There’s good reason why sellers must remain open to possibilities. Wearing blinders to only what you know lends itself to limiting the possibilities of a sale
It’s a humid 34 degrees in Malindi. I must obey my thirst. I ask this vendor to sell me pineapple slices. Although he doesn’t have a handcart with evidence of sliced pineapples, in my view, it’s not an unreasonable request. The pineapples are dangling all over his bicycle. I’m therefore taken aback when he tells me he doesn’t slice his up-he only sells them intact. Before I recover, his competitor dives into the gaping opportunity- “Njoo nikuuzie kaka” (Come over) he requests. “Nitakukatia nanasi nzima lakini; halafu utaongeza shilingi tano nikanunue paperbag hapa karibu dukani.”(I’ll slice up the entire pineapple and you’ll add five shillings for me to buy a paper bag to wrap it in); and he’s already peeling the juicy fruit even as he says this. And just like that a sale was lost-and won! What really still gets to me is that the one who lost the sale even had a knife with him. One wonders what it was for!
There’s good reason why sellers must remain open to possibilities. First, buyers are human beings and therefore dynamic. The recruitment policy could be clear that we don’t take on new recruits with their loans. That’s until we poach the saviour salesman from the competition who is saddled with a mortgage and the product (recruitment policy) is tweaked to accommodate him. Secondly, all the uses of a product may not be immediately evident. Look at Mpesa. The message initially, was Tuma na Mpesa; it has graduated to now include Lipa na Mpesa. And why not? When you make a payment, you are transferring (tuma) money from one point to another. A subtle difference with enormous possibility. Thirdly, the market itself is dynamic and hitherto non-targeted buyers may find your way to the fold. An example of this that I find most intriguing is Arimi’s (cow) milking jelly which women now swear to as the best (human) skin jelly developed. Forget that it even has a picture of a cow on it-it’s flying off the shelves and it’s not just farmers who are buying it. Likewise mosquito nets are known to be used for fishing and as a veil for the bride!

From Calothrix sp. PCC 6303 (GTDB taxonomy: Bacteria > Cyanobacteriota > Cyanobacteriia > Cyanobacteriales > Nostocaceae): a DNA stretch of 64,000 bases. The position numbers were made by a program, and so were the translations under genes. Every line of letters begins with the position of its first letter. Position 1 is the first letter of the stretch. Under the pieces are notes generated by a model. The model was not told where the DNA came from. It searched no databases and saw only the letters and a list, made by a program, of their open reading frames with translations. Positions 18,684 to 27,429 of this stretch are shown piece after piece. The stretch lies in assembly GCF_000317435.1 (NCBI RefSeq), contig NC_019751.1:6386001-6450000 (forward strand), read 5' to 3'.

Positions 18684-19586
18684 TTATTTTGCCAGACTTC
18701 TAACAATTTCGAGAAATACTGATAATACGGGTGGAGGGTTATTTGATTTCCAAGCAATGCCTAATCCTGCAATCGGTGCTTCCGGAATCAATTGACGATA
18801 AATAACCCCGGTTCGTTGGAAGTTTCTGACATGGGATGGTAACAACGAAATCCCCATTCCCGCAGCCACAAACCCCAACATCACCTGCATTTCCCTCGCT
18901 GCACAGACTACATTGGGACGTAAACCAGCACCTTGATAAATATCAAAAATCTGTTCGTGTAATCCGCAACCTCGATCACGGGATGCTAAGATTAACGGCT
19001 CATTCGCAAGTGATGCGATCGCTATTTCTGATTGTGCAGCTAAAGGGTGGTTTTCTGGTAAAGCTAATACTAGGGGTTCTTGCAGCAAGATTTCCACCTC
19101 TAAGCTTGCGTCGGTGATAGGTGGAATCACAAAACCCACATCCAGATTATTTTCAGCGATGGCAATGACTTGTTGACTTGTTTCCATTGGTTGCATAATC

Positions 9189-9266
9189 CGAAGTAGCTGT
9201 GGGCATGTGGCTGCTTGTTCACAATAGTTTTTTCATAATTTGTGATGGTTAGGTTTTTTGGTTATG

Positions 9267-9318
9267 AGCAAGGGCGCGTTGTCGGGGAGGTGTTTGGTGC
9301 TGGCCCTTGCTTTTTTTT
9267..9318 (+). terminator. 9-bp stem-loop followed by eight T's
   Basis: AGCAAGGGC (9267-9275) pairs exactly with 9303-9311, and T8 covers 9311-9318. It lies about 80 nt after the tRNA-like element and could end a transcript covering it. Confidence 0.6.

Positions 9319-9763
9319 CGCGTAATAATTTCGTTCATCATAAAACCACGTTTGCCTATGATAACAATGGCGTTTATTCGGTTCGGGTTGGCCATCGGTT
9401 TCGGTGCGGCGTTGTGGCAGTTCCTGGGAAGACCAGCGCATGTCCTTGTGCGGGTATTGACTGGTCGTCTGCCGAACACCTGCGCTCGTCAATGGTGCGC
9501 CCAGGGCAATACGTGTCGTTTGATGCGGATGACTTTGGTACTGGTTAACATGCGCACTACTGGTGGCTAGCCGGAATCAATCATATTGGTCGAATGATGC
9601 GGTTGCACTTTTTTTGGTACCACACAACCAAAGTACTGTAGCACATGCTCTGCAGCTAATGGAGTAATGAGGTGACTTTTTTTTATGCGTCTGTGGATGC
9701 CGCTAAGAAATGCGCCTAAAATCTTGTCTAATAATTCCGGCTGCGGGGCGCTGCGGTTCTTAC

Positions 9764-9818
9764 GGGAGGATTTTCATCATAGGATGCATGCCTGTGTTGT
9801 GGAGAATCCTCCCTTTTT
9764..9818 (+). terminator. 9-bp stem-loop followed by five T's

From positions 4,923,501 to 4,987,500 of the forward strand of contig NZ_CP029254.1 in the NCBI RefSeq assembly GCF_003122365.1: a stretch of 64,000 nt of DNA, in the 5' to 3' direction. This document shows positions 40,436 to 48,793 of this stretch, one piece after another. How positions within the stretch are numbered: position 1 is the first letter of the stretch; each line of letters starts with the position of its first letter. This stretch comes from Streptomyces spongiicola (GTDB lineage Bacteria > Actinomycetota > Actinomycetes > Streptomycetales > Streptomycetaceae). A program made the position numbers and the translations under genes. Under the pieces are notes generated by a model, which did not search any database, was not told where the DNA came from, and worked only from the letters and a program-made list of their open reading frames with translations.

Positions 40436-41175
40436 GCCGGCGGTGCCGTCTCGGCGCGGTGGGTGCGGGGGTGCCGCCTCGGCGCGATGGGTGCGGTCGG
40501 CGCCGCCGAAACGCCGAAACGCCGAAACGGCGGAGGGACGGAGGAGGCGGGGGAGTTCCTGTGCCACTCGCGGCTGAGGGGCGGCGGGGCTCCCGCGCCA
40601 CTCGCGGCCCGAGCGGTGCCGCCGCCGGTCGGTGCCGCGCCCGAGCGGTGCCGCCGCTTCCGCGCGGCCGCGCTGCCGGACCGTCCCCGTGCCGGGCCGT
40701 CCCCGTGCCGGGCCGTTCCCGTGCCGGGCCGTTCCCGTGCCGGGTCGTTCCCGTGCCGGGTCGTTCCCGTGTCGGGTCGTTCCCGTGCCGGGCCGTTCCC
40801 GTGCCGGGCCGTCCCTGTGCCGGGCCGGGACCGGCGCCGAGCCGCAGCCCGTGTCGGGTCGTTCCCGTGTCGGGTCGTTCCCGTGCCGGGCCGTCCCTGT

Wearing blinders as Mr. I don’t slice pineapples had, lends itself to limiting the possibilities of a sale. And so, when I walk into your electronics shop and request to make a three way payment for a tablet, you tell me that your policy (product) does not allow this; the next seller says, this is new but okay-the only thing we must agree on is that you will pick the item after full payment and, secondly, with the continual upgrades we cannot guarantee this model will still be available then, so you’ll take the upgrade or such other model as will be in tandem with the payment made by then. And a sale is made.
Of course such accommodation has limits. I did not expect the seller from Malindi to sell me half a pineapple-that would have been a different model of business for him altogether. He only sold whole pieces intact but slicing a whole one wasn’t too much of a stretch. Neither was asking me to add five shillings for the paper bag. Remain open to the possibilities of your product offering- it can dramatically improve your sales with almost nil increase in cost.
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